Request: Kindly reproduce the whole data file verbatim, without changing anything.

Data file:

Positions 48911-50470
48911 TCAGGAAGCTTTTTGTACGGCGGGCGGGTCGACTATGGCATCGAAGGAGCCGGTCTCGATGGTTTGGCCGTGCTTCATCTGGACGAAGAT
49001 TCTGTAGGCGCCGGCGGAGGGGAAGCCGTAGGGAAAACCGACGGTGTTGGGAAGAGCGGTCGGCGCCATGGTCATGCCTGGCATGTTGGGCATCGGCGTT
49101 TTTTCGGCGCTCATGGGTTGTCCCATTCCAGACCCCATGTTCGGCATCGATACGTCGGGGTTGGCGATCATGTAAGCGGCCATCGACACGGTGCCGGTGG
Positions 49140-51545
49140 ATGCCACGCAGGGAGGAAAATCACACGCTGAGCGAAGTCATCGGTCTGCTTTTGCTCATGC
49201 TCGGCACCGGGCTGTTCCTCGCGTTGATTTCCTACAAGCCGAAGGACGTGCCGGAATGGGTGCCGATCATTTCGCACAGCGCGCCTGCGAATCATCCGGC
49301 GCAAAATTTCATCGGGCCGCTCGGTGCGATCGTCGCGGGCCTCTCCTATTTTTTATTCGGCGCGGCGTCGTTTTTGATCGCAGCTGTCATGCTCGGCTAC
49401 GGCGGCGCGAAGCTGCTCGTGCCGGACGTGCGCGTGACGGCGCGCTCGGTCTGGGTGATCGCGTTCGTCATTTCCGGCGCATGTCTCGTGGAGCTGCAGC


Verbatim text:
Positions 48911-50470
48911 TCAGGAAGCTTTTTGTACGGCGGGCGGGTCGACTATGGCATCGAAGGAGCCGGTCTCGATGGTTTGGCCGTGCTTCATCTGGACGAAGAT
49001 TCTGTAGGCGCCGGCGGAGGGGAAGCCGTAGGGAAAACCGACGGTGTTGGGAAGAGCGGTCGGCGCCATGGTCATGCCTGGCATGTTGGGCATCGGCGTT
49101 TTTTCGGCGCTCATGGGTTGTCCCATTCCAGACCCCATGTTCGGCATCGATACGTCGGGGTTGGCGATCATGTAAGCGGCCATCGACACGGTGCCGGTGG
Positions 49140-51545
49140 ATGCCACGCAGGGAGGAAAATCACACGCTGAGCGAAGTCATCGGTCTGCTTTTGCTCATGC
49201 TCGGCACCGGGCTGTTCCTCGCGTTGATTTCCTACAAGCCGAAGGACGTGCCGGAATGGGTGCCGATCATTTCGCACAGCGCGCCTGCGAATCATCCGGC
49301 GCAAAATTTCATCGGGCCGCTCGGTGCGATCGTCGCGGGCCTCTCCTATTTTTTATTCGGCGCGGCGTCGTTTTTGATCGCAGCTGTCATGCTCGGCTAC
49401 GGCGGCGCGAAGCTGCTCGTGCCGGACGTGCGCGTGACGGCGCGCTCGGTCTGGGTGATCGCGTTCGTCATTTCCGGCGCATGTCTCGTGGAGCTGCAGC